Lucio Fulci returns to zombies in this 1989 film, and though it's a far cry from the movies that made him a cult film icon, it's still a decent little thriller that's worth a look.
A wealthy old couple lives in an isolated country estate filled with hundreds of clocks, which they refer to as their children. Like most rich folk, they're prone to eccentricities, such as disemboweling the maid after she discovers the corpses locked away in the chapel (the couple's niece and nephew, an ungrateful pair concerned only with their money). Before they can find replacement help, a trio of boneheaded thieves make their way inside for a home invasion-style robbery. Of course, things go awry very quickly and robbers accidentally end up killing the old couple, causing every single clock in the house to stop (including the sand in the hourglass). As the thieves ransack the place, the clocks begin to run backwards, not only enabling the past to relive itself but also setting the stage for revenge.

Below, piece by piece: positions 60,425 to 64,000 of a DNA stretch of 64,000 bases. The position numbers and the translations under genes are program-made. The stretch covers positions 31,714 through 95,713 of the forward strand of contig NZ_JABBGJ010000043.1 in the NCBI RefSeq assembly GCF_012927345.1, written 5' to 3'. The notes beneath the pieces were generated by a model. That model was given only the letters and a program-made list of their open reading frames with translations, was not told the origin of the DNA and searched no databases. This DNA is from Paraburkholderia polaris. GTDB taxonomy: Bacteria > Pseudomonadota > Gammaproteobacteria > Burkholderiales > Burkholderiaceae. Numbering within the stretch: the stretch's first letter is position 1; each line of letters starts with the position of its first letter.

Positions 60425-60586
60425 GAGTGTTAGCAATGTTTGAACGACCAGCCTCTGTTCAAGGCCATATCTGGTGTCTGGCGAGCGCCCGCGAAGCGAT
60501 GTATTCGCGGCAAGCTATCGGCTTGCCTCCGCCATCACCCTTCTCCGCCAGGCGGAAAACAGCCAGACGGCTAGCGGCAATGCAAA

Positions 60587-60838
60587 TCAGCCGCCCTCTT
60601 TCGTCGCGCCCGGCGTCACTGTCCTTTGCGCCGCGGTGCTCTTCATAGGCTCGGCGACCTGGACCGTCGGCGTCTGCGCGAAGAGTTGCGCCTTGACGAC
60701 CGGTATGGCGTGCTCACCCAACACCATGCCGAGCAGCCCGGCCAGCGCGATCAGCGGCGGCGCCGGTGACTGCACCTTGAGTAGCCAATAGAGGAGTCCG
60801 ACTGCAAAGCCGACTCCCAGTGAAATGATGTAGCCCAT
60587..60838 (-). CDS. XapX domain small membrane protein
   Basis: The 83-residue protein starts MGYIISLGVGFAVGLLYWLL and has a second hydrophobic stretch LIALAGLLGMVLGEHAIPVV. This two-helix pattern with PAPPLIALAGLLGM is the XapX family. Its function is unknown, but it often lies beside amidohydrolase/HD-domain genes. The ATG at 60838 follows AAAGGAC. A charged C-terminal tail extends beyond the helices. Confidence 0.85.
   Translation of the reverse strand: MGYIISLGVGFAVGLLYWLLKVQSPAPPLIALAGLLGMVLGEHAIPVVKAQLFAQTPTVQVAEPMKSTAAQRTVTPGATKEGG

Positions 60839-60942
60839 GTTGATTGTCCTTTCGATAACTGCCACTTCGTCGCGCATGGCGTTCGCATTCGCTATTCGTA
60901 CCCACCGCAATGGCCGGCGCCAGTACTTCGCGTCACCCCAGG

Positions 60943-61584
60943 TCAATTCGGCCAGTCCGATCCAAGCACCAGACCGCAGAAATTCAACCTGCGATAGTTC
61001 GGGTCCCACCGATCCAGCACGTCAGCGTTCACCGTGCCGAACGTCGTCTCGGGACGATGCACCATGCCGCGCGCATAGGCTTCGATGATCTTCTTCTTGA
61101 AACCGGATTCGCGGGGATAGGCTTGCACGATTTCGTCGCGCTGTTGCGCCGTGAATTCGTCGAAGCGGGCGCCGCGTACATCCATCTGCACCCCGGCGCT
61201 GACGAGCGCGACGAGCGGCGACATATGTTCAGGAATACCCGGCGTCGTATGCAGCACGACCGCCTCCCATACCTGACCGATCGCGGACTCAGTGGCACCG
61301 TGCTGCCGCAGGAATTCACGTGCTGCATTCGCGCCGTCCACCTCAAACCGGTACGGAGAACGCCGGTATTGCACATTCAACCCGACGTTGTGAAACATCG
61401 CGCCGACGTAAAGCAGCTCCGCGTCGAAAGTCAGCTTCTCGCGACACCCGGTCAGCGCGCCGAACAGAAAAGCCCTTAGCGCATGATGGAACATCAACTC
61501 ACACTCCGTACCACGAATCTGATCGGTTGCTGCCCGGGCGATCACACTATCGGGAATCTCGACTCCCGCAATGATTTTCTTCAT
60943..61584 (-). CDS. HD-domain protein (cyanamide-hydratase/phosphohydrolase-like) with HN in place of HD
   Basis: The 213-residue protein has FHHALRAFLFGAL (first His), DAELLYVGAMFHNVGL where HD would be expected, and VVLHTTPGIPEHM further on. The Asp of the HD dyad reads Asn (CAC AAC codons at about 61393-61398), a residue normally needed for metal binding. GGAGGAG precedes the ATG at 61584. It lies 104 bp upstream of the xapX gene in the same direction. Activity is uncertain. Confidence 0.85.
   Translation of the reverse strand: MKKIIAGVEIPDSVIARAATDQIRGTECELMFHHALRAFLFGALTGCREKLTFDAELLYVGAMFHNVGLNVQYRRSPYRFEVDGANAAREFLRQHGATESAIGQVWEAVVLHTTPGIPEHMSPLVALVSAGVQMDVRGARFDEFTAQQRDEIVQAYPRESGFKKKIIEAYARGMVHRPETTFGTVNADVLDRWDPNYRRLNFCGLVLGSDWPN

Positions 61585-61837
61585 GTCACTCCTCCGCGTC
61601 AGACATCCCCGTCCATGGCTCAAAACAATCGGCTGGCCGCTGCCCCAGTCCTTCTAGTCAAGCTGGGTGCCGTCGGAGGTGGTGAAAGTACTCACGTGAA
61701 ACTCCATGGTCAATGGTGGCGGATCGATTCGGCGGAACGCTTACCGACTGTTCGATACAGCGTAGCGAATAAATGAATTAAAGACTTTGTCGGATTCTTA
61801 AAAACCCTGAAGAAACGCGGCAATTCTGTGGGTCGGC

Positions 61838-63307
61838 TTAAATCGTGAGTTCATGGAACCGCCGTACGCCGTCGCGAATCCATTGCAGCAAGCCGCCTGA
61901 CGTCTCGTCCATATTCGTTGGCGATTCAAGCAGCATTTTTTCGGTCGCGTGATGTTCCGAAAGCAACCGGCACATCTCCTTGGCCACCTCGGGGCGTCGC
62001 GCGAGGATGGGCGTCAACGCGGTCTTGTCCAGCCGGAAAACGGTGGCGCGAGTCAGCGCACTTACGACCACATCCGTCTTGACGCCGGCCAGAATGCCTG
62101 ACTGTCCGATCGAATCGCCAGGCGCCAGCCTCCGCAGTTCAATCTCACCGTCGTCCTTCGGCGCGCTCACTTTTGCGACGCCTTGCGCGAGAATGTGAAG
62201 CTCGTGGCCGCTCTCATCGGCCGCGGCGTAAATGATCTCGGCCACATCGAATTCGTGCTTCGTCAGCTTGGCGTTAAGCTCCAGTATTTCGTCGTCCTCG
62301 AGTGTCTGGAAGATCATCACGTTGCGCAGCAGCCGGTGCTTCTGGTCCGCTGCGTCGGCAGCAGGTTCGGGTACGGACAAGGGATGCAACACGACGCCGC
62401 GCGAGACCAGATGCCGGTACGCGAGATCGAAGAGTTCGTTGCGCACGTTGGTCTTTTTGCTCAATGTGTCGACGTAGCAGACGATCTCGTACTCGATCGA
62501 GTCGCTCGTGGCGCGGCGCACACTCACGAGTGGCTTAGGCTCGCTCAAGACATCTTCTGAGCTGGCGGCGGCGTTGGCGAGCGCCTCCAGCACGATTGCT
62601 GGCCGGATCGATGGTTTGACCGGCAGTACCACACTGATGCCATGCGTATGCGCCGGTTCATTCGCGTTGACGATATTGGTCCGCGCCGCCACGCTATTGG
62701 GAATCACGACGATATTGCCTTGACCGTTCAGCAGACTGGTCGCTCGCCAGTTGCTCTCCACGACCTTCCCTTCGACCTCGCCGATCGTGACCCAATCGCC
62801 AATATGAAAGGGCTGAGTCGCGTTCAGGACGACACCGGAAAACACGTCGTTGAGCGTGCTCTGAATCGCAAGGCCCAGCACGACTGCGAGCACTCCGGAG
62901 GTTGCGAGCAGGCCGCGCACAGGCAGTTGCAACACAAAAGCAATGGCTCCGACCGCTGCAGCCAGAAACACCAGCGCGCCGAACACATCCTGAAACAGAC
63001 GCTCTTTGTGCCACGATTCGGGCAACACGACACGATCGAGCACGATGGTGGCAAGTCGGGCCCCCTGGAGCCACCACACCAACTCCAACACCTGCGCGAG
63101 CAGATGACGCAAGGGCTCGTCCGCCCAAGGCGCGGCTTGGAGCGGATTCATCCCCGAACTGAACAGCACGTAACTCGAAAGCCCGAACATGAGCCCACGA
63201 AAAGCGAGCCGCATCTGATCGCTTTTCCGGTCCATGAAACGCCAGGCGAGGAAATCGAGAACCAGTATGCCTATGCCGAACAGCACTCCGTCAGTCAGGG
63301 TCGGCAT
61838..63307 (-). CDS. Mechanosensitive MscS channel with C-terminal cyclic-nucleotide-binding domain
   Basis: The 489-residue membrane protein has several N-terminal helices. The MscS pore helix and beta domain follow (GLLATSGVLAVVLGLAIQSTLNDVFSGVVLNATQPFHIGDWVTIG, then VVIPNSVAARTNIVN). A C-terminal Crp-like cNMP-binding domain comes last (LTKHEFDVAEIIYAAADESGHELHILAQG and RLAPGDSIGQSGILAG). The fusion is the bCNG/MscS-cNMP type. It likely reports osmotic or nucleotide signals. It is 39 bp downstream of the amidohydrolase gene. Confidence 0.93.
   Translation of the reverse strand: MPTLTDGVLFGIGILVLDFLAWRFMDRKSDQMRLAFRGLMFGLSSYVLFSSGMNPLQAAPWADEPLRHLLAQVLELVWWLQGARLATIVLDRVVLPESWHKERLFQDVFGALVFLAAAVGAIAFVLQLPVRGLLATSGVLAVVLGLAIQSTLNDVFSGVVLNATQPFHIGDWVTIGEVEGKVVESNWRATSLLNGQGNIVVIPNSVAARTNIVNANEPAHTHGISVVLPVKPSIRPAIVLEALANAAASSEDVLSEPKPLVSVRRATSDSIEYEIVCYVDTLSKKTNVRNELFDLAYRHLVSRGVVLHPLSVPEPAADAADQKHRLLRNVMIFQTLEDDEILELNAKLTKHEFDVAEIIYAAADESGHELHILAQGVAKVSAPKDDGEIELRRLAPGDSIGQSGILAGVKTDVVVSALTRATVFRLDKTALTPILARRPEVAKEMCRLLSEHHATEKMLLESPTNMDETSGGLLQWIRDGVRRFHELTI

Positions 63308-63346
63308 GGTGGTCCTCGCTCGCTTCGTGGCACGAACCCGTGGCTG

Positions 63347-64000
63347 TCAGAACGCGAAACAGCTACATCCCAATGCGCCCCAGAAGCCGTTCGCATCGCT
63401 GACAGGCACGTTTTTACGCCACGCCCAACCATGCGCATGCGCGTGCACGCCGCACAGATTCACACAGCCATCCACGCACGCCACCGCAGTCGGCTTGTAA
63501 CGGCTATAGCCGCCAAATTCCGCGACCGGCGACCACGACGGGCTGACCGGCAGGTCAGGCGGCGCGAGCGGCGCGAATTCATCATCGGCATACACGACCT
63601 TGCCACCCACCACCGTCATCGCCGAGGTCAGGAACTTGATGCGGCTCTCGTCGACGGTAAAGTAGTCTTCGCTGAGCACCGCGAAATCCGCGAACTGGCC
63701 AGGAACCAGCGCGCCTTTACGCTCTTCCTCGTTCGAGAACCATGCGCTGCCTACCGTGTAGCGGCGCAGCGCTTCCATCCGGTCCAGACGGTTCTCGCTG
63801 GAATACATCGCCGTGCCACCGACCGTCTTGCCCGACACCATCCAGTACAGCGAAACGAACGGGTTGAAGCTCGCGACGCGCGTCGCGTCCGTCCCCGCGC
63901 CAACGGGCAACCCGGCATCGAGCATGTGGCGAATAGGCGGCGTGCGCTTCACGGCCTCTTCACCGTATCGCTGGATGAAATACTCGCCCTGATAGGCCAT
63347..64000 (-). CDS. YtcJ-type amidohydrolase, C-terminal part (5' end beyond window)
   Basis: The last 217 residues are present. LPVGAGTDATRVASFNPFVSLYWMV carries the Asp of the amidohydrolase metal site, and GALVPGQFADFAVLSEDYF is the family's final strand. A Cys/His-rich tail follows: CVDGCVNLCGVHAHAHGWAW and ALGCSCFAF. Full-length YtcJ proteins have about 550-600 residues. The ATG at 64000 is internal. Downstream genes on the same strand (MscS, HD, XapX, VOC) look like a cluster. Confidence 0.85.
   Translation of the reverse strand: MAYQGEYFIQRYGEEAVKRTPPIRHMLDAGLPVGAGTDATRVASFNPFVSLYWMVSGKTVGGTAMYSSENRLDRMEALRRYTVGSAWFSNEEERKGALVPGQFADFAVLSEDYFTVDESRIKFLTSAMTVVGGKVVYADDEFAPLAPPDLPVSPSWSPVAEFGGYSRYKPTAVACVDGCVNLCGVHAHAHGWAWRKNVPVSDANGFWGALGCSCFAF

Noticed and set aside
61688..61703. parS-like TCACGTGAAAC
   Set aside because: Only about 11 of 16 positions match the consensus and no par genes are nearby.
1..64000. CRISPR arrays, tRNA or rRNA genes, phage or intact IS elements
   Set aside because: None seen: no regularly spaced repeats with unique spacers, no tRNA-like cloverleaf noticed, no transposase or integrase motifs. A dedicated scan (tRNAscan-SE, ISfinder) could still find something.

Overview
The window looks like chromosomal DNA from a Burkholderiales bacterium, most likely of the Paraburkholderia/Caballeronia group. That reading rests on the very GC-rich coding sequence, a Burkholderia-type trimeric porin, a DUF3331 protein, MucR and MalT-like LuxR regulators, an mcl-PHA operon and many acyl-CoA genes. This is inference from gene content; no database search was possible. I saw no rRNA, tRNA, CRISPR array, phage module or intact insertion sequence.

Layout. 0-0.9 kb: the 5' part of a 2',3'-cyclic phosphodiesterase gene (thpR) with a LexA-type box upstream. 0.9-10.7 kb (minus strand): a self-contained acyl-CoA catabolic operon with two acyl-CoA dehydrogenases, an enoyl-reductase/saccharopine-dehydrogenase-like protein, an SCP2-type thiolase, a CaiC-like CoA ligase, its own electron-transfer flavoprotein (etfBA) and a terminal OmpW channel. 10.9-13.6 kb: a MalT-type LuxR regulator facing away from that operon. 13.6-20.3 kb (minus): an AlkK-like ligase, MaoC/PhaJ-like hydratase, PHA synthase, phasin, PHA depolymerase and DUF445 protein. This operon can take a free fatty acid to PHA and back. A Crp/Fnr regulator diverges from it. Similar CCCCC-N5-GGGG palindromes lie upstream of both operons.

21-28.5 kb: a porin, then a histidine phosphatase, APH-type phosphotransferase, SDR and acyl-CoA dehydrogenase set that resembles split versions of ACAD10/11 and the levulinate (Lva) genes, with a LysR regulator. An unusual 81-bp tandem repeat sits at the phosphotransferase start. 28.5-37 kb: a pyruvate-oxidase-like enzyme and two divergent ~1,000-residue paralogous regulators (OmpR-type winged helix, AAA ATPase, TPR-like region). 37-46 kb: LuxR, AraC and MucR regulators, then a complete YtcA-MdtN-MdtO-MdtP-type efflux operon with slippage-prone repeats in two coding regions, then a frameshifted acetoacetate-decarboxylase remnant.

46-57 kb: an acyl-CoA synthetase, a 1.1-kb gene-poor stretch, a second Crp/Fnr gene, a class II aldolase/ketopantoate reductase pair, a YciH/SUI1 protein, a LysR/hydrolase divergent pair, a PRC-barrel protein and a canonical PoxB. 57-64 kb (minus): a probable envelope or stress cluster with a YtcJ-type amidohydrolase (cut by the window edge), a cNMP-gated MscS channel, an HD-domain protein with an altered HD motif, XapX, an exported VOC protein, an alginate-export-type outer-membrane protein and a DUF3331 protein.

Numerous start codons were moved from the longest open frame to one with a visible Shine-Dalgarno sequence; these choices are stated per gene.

An interesting wrinkle in both the home-invasion and zombie genres, THE HOUSE OF CLOCKS moves at a slower pace but avoids being completely dull, with a story that won't hold up under much scrutiny but still entertains (the epilogue in which just desserts are served is a bad-film hoot). Gorehounds expecting a bloody spectacle on the scale of ZOMBIE or THE BEYOND will come away disappointed, though Fulci does sneak in a little grue to satisfy fans. More consistent with Fulci's past works are the performances (i.e. laughable dialogue poorly dubbed) and a nice Gothic atmosphere which Fulci lets go largely to waste.
Yeah, maybe it's not as fun as THE GATES OF HELL (or THE HOUSE BY THE CEMETERY, for that matter), it's still a watchable entry in the cannon of one of the all-time zombie-film greats.